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Re: [XP] Convincing the business

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  • igouy2
    ... Is it that data convinces very few people or that very few people require data to be convinced - the credulous can be convinced by the power of our
    Message 1 of 49 , Jul 5 8:43 AM
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      --- In extremeprogramming@yahoogroups.com, "jeff_olfert"
      <jeff.olfert@...> wrote:
      >
      > --- In extremeprogramming@yahoogroups.com, Ron Jeffries
      > <ronjeffries@> wrote:
      > >
      > > On Tuesday, June 27, 2006, at 6:48:16 PM, glbrown@ wrote:
      > >
      > > > Have you read Craig Larman's book, Agile and Iterative Development
      > - A Manager's
      > > > Guide? If that doesn't convince them, then it probably isn't
      > doing to happen.
      > >
      > > I like the book. But it's all full of data. My belief is that data
      > > convinces very few people.
      > >
      > > Ron Jeffries
      > > www.XProgramming.com
      > > If it is more than you need, it is waste. -- Andy Seidl
      > >
      >
      > How do you convice the others, who aren't convinced by data?
      >

      Is it that data convinces very few people or that very few people
      require data to be convinced - the credulous can be convinced by the
      power of our personality, our charm, our authority.
    • duane.waninger
      There doesn t seem to be much advice in these posts to really help answer your question. I think Steven got it right when he said ... ========================
      Message 49 of 49 , Jul 11 7:12 PM
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        There doesn't seem to be much advice in these posts to really help
        answer your question. I think Steven got it right when he said ...

        ========================
        The key to winning buy-in is to:
        - discover where the discernable pain is
        - suggest a few things that might ease the pain
        - discuss the tactics and strategies and tradeoffs of trying those
        things in various ways or combinations in their context
        - get them to just try one of those things for a short while to see
        if
        it helps (5 months is too long)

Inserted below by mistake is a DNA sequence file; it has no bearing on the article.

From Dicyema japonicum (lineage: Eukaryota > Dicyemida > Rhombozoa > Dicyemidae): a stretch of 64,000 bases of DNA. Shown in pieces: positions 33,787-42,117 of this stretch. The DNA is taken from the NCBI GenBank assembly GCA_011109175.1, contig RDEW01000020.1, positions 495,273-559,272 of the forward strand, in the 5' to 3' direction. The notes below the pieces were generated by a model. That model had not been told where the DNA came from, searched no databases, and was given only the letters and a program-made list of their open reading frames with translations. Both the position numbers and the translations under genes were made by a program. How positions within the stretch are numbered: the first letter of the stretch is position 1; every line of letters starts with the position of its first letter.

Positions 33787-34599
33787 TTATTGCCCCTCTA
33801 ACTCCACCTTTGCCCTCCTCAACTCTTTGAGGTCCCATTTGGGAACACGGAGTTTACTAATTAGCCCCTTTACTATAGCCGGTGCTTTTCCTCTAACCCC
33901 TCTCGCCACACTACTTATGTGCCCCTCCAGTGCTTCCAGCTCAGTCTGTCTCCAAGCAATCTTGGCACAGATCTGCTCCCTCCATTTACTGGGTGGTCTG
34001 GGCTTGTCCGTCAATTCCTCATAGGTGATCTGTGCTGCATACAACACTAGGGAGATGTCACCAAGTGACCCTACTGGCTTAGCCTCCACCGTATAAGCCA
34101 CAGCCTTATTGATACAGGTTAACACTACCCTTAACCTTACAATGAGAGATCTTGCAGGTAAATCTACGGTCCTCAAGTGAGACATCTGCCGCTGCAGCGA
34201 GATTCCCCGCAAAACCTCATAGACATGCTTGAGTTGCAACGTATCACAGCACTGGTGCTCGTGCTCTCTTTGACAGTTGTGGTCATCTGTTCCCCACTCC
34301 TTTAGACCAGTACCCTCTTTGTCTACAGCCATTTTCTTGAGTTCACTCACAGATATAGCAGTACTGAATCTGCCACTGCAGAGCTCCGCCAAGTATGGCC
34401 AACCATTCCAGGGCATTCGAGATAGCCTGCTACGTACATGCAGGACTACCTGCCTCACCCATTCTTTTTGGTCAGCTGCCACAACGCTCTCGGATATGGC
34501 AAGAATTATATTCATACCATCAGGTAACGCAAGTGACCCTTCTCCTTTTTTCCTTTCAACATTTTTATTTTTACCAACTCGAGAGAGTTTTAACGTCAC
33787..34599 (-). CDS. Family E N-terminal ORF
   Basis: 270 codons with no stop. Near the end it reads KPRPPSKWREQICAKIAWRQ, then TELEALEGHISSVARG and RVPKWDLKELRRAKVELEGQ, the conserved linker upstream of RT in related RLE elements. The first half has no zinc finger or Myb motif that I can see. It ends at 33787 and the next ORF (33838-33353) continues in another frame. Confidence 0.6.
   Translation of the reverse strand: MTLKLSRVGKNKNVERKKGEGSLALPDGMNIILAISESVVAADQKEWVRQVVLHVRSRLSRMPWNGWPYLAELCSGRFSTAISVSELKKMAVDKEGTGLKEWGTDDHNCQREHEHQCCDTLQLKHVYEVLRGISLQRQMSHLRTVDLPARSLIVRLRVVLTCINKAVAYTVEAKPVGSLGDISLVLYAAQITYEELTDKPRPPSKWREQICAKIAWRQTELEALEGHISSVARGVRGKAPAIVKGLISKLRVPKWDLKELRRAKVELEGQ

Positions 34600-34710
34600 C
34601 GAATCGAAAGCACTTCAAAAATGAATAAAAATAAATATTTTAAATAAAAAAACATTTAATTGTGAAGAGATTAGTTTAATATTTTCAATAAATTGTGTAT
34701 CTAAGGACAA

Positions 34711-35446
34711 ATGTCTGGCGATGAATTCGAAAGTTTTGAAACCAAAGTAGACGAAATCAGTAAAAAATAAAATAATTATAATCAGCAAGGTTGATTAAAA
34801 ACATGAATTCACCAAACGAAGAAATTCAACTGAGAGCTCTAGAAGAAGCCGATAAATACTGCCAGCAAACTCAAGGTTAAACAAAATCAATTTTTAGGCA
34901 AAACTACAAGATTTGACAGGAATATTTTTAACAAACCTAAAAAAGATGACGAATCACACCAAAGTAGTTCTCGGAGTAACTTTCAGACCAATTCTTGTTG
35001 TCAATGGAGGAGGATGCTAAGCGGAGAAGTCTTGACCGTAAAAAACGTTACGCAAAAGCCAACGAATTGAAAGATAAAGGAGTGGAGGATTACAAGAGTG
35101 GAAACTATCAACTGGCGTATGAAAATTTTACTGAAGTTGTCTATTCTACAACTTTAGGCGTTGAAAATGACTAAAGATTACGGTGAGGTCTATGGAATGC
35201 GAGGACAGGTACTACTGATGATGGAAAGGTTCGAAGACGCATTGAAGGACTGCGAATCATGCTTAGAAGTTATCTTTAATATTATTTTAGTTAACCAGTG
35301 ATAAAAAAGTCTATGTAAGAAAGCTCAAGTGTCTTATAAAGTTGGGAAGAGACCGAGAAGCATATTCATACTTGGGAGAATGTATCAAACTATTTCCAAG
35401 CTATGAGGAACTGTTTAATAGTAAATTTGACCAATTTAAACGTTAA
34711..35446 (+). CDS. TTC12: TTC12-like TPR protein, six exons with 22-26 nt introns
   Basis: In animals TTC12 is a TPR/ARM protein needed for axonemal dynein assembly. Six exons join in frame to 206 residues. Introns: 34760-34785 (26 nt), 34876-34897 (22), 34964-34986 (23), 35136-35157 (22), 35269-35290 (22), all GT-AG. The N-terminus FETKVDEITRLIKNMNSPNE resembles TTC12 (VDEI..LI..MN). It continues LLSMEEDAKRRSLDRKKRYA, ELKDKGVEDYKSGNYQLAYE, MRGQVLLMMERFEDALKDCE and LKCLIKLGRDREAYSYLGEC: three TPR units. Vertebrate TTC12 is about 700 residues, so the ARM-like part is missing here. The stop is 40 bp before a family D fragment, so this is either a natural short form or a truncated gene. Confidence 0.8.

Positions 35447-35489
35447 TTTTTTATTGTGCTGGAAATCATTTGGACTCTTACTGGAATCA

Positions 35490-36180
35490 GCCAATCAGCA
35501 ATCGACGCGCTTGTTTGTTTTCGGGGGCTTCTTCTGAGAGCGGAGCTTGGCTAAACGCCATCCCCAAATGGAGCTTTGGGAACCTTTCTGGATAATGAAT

- do your best to make it work
        - repeat
        =========================

        The Serenity Prayer say "... courage to change the things I can ..."

        My suggestion is to start small, with the things you can change. If
        you have buy-in from the IT guys, then start there. Change the
        development team dynamic. Move the development team to work in
        iterations. Start asking questions regarding requirements to the
        liaisons on a daily/hourly basis. Try to increase team
        productivity. Once you have some control on the things you can
        change, start talking about what you're doing to the liaisons. Drop
        Agile key words and phrases along the way. Nothing you try to say
        will convince anyone faster than proven results.

        When trying to change the organization you have to take a long-term
        view. Changing a organization, especially a large organization
        won't happen overnight. It might not even happen in your tenure
        with the organization. The best you can do is to teach the IT folks
        to use the methodology and let nature take its course.


        --- In extremeprogramming@yahoogroups.com, Bil Simser <bsimser@...>
        wrote:
        >
        > I guess this is probably the biggest question that gets asked
        around here.
        >
        > Does anyone have a good summary or set of tips on how to convince
        the business that xp/scrum/iterative is a good thing and why they
        should invest. I can't win the scenario if they're not going to bite
        the apple.
        >
        > The setup is something like this. The business provides a liason
        who works with the BA to resolve questions about the problem domain
        and will do acceptance testing of the solution. The problem is that
        they dedicate say a week to testing at the end of the system. This
        is obviously too late so I'm looking to propose an iterative cycle
        of one month for each release where they spend a day. Over a 5 month
        project, this amounts to the same (and hopefully shorter) investment
        of time. What I want is to convince them not only to breakup their
        commitment like this (which they're pretty relucatant to do anyways)
        but also to provide feedback into the next iteration.
        >
        > So I'm looking for some tips on how to talk to these guys without
        being overly pushy. I'm consulting at the firm I'm at and the IT
        guys are all for Agile, but the biggest problem they see is the
        solidity that the business users are set on.
        >
        > Yes, this is a tough problem and I know there's no real boiled-
        down, step-by-step, corn-fed answer that can be applied to any
        situation. I'm just looking for some help on ways to approach the
        problem.
        >
        > Thanks.
        >
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